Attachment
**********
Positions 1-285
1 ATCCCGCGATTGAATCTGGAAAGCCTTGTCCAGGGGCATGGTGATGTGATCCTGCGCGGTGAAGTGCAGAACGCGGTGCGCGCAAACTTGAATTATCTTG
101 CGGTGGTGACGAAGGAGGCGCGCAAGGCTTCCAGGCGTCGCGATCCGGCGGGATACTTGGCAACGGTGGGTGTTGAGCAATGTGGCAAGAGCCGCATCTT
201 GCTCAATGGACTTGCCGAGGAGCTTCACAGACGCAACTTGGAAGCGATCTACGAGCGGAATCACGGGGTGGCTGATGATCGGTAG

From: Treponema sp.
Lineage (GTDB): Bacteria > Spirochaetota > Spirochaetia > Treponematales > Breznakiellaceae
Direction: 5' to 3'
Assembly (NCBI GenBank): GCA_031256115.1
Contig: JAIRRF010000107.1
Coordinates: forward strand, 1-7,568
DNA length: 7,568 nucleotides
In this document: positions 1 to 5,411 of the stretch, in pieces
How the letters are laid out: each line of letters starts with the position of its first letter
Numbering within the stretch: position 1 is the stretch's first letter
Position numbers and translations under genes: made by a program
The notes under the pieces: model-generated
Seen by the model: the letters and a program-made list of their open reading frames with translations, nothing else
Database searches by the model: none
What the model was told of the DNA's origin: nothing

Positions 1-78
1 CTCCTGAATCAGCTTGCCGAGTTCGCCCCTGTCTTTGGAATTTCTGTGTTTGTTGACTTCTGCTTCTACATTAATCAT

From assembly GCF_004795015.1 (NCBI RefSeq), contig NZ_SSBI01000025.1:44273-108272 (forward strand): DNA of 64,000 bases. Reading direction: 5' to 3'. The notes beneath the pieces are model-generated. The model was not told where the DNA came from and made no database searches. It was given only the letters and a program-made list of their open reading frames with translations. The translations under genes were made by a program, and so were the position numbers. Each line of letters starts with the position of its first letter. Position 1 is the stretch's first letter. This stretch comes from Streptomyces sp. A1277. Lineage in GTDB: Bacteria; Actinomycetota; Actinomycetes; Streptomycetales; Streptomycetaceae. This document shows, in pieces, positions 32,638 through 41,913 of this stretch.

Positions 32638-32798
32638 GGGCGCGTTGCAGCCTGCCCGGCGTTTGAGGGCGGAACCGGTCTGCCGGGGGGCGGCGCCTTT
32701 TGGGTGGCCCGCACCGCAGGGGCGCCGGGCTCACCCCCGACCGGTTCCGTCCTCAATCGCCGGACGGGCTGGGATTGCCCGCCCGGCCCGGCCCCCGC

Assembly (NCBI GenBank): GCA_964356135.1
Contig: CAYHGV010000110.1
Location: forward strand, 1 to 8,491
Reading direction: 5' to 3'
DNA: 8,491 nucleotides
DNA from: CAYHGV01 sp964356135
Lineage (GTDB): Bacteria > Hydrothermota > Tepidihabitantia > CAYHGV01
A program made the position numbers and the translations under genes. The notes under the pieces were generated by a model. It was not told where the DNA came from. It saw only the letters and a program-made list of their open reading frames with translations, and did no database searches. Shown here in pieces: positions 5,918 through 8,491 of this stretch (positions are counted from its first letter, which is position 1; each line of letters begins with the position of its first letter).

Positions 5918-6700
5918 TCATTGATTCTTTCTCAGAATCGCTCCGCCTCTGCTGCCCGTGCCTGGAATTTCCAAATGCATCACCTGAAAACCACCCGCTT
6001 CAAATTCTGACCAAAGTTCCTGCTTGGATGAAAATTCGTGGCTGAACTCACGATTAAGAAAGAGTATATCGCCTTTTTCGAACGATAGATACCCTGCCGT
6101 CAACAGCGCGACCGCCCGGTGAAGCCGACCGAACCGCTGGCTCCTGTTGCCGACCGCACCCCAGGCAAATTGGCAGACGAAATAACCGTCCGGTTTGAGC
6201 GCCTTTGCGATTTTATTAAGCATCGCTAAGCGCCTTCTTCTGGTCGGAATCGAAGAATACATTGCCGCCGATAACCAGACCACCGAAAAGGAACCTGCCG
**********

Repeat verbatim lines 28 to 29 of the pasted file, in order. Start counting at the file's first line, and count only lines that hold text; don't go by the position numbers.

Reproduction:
Location: forward strand, 1 to 8,491
Reading direction: 5' to 3'